From my professional experience to your success,
Kate Nasser, The People Skills Coach™

Grateful for image from KenFagerDotCom.

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©2013 Kate Nasser, CAS, Inc. Somerville, NJ. I appreciate your sharing the link to this post on your social streams. However, if you want to re-post or republish the content of this post, please email Thank you for respecting intellectual capital.

Kate Nasser, The People Skills Coach™, delivers coaching, consulting, training, and keynotes on leading change, employee engagement, teamwork, and delivering the ultimate customer service. She turns interaction obstacles into interpersonal success. See this site for workshop outlines, keynote footage, and customer results. Kate invites you to also connect with her on Google+, LinkedIn, and Twitter. She welcomes your interaction!

3 Responses to “IT Customer Service Training: Logic to Empathy #CIO #ITIL”

  1. Khalid says:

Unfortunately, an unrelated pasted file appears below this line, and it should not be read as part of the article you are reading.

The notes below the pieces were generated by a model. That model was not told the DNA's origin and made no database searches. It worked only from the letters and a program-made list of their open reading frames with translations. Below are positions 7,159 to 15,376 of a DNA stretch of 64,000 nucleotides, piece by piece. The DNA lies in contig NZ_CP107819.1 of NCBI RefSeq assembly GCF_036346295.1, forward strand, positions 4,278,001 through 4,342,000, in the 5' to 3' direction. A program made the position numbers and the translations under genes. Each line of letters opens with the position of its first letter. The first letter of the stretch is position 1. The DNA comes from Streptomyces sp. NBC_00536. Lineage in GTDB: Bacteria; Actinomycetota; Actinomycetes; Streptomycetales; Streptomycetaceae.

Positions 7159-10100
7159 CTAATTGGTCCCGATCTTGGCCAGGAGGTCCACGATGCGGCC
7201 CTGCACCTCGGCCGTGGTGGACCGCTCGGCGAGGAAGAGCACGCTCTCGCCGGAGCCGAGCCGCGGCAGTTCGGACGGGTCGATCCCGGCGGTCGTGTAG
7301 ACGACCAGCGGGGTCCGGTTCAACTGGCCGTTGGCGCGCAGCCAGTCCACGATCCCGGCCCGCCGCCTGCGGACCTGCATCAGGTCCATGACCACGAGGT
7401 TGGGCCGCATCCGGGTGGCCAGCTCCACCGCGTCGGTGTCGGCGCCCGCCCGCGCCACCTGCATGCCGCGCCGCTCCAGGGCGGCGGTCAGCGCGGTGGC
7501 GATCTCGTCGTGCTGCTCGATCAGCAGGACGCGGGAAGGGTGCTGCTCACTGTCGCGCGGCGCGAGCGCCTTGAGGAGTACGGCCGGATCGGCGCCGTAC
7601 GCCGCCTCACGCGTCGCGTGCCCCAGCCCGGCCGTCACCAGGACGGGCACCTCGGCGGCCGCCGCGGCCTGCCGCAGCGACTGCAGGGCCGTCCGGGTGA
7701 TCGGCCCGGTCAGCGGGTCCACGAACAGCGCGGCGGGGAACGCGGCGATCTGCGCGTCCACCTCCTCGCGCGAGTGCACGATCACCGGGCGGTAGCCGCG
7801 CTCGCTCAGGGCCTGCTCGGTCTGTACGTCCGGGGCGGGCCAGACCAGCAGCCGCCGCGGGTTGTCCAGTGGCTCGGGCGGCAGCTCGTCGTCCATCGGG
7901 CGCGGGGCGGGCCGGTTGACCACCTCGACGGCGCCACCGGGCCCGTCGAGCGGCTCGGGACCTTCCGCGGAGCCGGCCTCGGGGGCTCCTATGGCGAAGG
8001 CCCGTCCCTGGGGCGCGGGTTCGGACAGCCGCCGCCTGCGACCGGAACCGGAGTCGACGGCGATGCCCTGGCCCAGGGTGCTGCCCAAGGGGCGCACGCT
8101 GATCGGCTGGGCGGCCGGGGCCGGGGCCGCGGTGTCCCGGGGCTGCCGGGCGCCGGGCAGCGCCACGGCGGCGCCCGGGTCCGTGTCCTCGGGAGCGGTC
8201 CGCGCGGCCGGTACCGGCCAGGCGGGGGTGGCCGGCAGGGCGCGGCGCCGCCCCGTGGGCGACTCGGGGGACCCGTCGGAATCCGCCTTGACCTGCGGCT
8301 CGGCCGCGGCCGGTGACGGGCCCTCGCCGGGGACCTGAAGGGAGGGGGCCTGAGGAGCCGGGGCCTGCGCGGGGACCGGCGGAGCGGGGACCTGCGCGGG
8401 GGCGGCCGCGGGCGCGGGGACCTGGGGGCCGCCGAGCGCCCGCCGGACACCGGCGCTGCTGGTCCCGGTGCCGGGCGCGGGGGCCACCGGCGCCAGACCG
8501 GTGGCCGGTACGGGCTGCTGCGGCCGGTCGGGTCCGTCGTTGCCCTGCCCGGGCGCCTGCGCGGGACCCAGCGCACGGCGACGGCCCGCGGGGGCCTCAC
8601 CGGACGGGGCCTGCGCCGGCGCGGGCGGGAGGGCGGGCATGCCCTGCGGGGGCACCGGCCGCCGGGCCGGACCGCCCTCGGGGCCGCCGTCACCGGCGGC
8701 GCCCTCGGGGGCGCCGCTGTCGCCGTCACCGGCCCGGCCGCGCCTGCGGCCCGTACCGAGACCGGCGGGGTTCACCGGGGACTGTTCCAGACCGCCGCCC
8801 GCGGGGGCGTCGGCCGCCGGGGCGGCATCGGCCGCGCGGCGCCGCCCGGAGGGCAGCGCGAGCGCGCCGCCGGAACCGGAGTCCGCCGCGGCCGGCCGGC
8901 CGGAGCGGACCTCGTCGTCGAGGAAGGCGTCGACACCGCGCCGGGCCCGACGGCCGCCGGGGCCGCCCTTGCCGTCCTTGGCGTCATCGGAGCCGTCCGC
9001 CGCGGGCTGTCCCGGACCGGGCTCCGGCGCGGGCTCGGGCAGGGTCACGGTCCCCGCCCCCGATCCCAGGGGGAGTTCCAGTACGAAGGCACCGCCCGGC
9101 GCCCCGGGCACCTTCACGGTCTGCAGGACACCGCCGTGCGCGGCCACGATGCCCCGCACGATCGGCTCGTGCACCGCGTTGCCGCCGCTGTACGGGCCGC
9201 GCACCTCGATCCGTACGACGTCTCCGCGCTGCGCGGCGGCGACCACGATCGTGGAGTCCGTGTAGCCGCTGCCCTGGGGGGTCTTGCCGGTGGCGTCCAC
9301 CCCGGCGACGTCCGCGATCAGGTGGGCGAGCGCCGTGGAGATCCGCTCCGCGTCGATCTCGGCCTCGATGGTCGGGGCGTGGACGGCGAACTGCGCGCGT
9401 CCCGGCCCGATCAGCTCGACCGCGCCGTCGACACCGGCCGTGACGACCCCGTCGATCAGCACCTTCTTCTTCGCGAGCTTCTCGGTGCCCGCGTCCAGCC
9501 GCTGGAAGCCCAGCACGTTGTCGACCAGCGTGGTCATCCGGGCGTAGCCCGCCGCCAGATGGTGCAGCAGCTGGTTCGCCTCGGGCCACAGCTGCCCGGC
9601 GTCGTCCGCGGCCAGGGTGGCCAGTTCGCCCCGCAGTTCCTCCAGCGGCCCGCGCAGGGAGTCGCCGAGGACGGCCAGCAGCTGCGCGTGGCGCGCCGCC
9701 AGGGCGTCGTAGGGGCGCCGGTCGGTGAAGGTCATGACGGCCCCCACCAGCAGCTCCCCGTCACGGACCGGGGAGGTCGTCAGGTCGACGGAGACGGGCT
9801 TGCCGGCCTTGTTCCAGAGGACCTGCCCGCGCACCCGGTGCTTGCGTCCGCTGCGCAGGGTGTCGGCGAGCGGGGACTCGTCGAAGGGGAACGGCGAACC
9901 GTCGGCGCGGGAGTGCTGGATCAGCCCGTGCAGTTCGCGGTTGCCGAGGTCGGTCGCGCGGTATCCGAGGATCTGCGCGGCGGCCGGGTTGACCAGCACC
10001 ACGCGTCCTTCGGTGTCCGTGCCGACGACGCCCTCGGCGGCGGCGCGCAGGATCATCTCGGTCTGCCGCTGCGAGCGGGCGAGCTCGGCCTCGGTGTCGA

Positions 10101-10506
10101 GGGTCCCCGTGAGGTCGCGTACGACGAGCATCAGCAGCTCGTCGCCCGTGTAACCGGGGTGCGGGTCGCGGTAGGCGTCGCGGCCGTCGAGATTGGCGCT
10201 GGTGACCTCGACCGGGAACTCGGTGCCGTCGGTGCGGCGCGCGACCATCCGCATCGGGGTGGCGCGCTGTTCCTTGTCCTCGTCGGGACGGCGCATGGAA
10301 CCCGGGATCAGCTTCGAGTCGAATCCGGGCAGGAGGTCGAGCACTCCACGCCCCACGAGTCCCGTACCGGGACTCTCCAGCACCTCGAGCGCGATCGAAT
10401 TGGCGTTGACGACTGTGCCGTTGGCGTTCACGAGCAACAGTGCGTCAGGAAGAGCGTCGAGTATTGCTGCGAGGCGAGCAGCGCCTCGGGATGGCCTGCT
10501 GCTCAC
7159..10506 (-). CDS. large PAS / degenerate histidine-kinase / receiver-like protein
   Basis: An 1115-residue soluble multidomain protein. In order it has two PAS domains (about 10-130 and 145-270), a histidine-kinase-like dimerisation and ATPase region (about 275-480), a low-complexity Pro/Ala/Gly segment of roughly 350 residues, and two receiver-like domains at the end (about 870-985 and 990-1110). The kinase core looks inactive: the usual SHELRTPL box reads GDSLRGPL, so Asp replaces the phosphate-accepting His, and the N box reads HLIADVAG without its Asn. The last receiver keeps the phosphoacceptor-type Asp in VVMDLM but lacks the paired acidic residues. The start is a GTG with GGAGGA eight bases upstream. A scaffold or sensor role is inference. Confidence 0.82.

I congratulate you on your choice. Yes it’s a pain for any technical person to talk and think in terms of business but that time is gone. Now with the introduction of the IT Cloud systems, IT professionals have to be equipped with linking their service to business in a pay as you need type of offers. IT is like a 6 star restaurant with their software catalogue (menu) is offered to customers with price tag on each. Customers, using the IT portal, can see which software they intend to use and read the SLA (service level agreement) in business terms of payment. Customers then are expected to pay for the service being used. IT is no longer an expense department as their business value is shown and measured using the software as a service charging module!

    This is applicable to either using the public cloud (external to the company) or even the private cloud (within IT control). Payment in private cloud can easily be used for approving bugets for IT on the expense of other departments as they use IT software!


    • Kate Nasser says:

      You always add such practical application to these posts!! You have captured the essence of customer service for business with your examples. I am grateful — as always — for your contributions.